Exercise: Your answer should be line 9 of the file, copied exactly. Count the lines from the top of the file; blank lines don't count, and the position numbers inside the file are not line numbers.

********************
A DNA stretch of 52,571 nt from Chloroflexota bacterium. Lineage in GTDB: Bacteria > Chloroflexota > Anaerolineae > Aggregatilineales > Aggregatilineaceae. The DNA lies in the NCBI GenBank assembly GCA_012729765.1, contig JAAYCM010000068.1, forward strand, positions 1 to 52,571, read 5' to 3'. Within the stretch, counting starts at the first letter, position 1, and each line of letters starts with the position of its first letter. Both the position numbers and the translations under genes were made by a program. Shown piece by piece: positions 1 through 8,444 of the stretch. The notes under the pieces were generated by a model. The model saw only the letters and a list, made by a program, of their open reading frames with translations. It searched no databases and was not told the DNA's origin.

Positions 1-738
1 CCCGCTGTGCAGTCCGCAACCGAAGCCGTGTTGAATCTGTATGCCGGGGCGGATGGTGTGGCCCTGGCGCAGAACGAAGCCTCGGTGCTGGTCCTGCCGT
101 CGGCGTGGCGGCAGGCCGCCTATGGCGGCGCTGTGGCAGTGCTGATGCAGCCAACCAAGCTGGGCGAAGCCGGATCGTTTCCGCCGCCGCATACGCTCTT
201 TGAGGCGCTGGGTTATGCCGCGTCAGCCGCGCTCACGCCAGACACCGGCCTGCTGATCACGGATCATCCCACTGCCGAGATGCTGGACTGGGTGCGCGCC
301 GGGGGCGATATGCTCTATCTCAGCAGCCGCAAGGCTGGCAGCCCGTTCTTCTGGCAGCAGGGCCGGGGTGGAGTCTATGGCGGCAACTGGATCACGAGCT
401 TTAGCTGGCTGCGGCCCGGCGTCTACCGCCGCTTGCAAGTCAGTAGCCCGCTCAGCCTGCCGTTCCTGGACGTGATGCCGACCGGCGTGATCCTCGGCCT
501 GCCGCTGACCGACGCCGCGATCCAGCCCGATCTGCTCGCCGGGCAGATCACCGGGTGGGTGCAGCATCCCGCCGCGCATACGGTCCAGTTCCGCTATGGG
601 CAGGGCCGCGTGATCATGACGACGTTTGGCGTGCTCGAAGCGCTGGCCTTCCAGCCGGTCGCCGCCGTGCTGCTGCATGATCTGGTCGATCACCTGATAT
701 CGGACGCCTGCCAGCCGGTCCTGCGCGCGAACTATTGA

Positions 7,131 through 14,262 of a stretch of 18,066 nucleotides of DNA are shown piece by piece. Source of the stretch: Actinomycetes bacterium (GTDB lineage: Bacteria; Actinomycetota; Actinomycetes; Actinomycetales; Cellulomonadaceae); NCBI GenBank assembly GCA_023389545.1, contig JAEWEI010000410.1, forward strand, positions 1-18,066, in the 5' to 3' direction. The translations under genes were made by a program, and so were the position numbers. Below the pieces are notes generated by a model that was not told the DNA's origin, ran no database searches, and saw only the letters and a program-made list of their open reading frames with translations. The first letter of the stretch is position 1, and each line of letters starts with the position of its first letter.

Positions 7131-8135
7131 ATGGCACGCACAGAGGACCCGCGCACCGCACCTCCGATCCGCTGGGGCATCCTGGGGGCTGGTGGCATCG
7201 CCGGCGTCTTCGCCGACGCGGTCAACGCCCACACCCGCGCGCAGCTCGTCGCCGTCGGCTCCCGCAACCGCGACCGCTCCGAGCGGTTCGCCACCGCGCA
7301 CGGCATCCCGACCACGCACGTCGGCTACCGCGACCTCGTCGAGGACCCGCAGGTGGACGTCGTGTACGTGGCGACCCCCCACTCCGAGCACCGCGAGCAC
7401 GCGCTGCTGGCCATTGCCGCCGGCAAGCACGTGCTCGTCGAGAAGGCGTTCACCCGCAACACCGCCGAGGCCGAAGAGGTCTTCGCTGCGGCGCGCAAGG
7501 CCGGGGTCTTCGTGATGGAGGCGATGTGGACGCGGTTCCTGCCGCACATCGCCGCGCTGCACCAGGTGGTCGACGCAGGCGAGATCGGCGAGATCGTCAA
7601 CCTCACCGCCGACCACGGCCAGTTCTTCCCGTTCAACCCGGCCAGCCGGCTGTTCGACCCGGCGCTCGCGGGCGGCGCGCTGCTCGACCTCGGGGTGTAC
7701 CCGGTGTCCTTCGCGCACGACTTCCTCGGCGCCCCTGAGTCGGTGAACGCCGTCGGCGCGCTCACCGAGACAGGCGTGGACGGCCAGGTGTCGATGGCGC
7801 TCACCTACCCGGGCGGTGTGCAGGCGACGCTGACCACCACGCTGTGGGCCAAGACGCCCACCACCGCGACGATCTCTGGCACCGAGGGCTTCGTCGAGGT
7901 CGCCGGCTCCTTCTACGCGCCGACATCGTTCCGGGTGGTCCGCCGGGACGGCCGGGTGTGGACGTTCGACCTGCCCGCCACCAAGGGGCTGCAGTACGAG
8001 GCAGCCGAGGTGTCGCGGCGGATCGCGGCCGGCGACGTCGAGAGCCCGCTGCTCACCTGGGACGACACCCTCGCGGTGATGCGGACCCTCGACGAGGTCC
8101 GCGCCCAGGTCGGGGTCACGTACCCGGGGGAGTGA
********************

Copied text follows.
601 CAGGGCCGCGTGATCATGACGACGTTTGGCGTGCTCGAAGCGCTGGCCTTCCAGCCGGTCGCCGCCGTGCTGCTGCATGATCTGGTCGATCACCTGATAT